UNC Pauper Players’ “Avenue Q” combined two opposing elements — innocent-looking puppets and vulgar, crude humor — to teach audience members that the internet is only for porn.
Parachutes and box fans were suspended from the ceilings. Laser cutouts of animals were hanging from a fan and spinning around continuously, and the artist described them as “collaged cybernetic mythological creatures.”
Barbara Claypole White is turning dark moments light with her second and newest novel, “The In-Between Hour.”
Mike Daisey’s “The Story of the Gun” presented a new and interesting way to approach gun control in the U.S.: It doesn’t exist.
Senior Molly Laux was sitting in a UNC hospital room with her most recent CPAL, a young person with cancer who she was partnered with to support and befriend throughout his treatment, when “Wagon Wheel” came on the music TV channel. He danced around while lying in bed and sang along to the song, and she sang with him.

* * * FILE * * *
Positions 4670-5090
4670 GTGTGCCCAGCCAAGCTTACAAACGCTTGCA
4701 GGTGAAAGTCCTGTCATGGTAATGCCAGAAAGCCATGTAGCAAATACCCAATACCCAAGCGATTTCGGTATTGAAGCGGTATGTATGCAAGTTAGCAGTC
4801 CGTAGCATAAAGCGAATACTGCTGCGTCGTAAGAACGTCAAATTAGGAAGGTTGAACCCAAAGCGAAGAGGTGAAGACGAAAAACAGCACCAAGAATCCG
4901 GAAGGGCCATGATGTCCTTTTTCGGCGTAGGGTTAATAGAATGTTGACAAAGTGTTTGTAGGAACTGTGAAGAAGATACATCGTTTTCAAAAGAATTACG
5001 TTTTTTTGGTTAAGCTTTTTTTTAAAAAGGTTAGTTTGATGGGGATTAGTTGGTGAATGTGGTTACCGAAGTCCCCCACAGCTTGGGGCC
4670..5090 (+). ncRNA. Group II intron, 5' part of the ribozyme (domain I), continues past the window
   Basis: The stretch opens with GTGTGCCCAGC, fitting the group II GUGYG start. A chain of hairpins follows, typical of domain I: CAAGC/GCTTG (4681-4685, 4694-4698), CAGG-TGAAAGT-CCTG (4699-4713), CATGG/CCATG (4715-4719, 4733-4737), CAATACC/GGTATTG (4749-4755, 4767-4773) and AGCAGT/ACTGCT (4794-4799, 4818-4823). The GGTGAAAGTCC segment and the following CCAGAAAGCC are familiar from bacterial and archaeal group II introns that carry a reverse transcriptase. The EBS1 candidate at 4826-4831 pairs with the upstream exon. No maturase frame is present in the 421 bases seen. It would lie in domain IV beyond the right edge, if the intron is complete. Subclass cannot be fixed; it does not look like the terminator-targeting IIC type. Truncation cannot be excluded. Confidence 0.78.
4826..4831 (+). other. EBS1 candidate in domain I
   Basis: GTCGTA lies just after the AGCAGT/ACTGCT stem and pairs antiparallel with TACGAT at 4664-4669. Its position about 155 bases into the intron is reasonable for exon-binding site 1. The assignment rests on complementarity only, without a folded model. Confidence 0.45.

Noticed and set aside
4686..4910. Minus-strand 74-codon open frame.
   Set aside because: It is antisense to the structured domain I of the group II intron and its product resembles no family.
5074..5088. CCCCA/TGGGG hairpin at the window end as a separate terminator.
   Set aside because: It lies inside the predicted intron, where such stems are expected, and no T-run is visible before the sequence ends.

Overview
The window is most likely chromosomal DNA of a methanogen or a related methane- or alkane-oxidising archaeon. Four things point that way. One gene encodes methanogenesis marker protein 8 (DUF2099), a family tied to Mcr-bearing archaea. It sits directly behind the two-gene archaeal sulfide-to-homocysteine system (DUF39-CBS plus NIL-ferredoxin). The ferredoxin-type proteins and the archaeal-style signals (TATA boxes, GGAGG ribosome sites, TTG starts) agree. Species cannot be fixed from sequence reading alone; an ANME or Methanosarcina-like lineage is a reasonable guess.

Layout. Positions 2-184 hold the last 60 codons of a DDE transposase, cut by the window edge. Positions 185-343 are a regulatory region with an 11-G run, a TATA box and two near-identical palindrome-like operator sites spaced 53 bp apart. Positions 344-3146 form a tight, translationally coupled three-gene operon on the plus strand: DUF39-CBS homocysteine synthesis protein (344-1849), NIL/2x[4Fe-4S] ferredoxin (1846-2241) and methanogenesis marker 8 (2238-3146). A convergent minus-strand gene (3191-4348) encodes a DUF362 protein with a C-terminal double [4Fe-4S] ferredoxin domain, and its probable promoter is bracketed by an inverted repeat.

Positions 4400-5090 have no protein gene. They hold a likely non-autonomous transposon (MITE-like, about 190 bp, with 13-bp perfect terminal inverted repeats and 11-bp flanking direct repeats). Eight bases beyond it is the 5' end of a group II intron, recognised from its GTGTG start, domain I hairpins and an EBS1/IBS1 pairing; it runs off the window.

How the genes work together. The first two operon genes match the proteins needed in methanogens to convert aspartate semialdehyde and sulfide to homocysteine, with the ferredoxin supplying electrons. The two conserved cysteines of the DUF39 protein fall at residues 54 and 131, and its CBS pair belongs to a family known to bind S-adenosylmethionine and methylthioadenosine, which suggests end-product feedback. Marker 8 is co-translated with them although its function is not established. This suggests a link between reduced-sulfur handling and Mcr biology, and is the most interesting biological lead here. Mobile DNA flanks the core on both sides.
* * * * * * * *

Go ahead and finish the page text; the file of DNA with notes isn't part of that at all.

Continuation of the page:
Come, take a seat in his chair and have a relaxing shave with a vengeful blade that cuts a little too close.
The Brewster family is insane. The aunts kill old men with poisoned wine, the uncles perform plastic surgery on ex-criminals and only one person in the family realizes that all of it is wrong.
Cat Warren, an English professor at N.C. State University, will be reading from her book, “What the Dog Knows: The Science and Wonder of Working Dogs,” today at Flyleaf Books. Warren has been working with her German Shephard, Solo, for 8 years as a cadaver dog, whose job is to find people who have been reported missing and are often dead.